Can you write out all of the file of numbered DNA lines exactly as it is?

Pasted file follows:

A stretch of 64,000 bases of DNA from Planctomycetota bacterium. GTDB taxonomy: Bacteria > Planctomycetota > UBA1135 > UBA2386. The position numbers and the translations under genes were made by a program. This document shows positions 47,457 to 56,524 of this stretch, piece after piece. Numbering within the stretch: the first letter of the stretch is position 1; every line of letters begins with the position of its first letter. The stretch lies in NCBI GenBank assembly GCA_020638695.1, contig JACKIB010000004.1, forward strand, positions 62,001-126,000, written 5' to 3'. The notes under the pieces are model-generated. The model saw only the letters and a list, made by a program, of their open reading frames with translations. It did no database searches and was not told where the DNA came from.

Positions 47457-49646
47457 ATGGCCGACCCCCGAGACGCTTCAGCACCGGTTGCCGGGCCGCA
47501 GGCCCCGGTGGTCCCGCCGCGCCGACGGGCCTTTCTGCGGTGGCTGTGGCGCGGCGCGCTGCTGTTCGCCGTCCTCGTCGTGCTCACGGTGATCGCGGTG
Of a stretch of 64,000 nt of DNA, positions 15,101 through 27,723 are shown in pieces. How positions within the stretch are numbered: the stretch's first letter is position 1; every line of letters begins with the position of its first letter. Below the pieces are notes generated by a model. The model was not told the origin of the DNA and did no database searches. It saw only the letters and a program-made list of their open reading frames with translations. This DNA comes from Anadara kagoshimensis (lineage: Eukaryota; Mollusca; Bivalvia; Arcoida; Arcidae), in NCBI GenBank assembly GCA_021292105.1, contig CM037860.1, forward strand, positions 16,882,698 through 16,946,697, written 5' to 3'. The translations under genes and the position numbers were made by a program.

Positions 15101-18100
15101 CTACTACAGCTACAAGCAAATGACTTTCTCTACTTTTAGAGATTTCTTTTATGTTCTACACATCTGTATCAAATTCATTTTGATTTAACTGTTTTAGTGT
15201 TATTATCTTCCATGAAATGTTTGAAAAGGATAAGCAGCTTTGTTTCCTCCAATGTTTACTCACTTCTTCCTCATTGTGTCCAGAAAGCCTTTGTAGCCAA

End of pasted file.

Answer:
A stretch of 64,000 bases of DNA from Planctomycetota bacterium. GTDB taxonomy: Bacteria > Planctomycetota > UBA1135 > UBA2386. The position numbers and the translations under genes were made by a program. This document shows positions 47,457 to 56,524 of this stretch, piece after piece. Numbering within the stretch: the first letter of the stretch is position 1; every line of letters begins with the position of its first letter. The stretch lies in NCBI GenBank assembly GCA_020638695.1, contig JACKIB010000004.1, forward strand, positions 62,001-126,000, written 5' to 3'. The notes under the pieces are model-generated. The model saw only the letters and a list, made by a program, of their open reading frames with translations. It did no database searches and was not told where the DNA came from.

Positions 47457-49646
47457 ATGGCCGACCCCCGAGACGCTTCAGCACCGGTTGCCGGGCCGCA
47501 GGCCCCGGTGGTCCCGCCGCGCCGACGGGCCTTTCTGCGGTGGCTGTGGCGCGGCGCGCTGCTGTTCGCCGTCCTCGTCGTGCTCACGGTGATCGCGGTG
Of a stretch of 64,000 nt of DNA, positions 15,101 through 27,723 are shown in pieces. How positions within the stretch are numbered: the stretch's first letter is position 1; every line of letters begins with the position of its first letter. Below the pieces are notes generated by a model. The model was not told the origin of the DNA and did no database searches. It saw only the letters and a program-made list of their open reading frames with translations. This DNA comes from Anadara kagoshimensis (lineage: Eukaryota; Mollusca; Bivalvia; Arcoida; Arcidae), in NCBI GenBank assembly GCA_021292105.1, contig CM037860.1, forward strand, positions 16,882,698 through 16,946,697, written 5' to 3'. The translations under genes and the position numbers were made by a program.

Positions 15101-18100
15101 CTACTACAGCTACAAGCAAATGACTTTCTCTACTTTTAGAGATTTCTTTTATGTTCTACACATCTGTATCAAATTCATTTTGATTTAACTGTTTTAGTGT
15201 TATTATCTTCCATGAAATGTTTGAAAAGGATAAGCAGCTTTGTTTCCTCCAATGTTTACTCACTTCTTCCTCATTGTGTCCAGAAAGCCTTTGTAGCCAA